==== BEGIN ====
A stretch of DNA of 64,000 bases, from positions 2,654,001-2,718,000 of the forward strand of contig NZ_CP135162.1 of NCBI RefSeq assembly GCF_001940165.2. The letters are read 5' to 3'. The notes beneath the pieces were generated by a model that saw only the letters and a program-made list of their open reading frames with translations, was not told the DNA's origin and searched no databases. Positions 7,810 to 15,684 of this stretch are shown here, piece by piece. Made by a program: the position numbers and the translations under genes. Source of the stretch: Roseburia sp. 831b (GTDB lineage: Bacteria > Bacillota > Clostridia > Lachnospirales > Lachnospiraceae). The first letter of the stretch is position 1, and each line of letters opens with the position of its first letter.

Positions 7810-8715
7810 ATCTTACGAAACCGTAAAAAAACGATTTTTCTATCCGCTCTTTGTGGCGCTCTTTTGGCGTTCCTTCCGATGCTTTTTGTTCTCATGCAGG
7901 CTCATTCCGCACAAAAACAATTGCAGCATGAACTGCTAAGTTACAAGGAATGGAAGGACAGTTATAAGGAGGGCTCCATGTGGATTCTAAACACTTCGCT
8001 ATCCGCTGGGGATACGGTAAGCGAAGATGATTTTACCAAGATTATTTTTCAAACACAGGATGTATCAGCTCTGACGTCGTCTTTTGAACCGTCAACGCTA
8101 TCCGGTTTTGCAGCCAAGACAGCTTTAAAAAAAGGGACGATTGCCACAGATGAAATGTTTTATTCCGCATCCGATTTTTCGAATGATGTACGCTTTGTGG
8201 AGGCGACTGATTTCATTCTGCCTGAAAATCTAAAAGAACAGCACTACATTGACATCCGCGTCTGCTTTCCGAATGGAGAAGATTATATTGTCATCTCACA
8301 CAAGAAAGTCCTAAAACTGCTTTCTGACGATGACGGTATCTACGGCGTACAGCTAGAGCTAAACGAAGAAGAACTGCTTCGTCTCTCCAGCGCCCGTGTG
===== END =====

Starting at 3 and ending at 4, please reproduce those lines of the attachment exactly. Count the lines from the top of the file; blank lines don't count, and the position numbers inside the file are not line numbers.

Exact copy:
7810 ATCTTACGAAACCGTAAAAAAACGATTTTTCTATCCGCTCTTTGTGGCGCTCTTTTGGCGTTCCTTCCGATGCTTTTTGTTCTCATGCAGG
7901 CTCATTCCGCACAAAAACAATTGCAGCATGAACTGCTAAGTTACAAGGAATGGAAGGACAGTTATAAGGAGGGCTCCATGTGGATTCTAAACACTTCGCT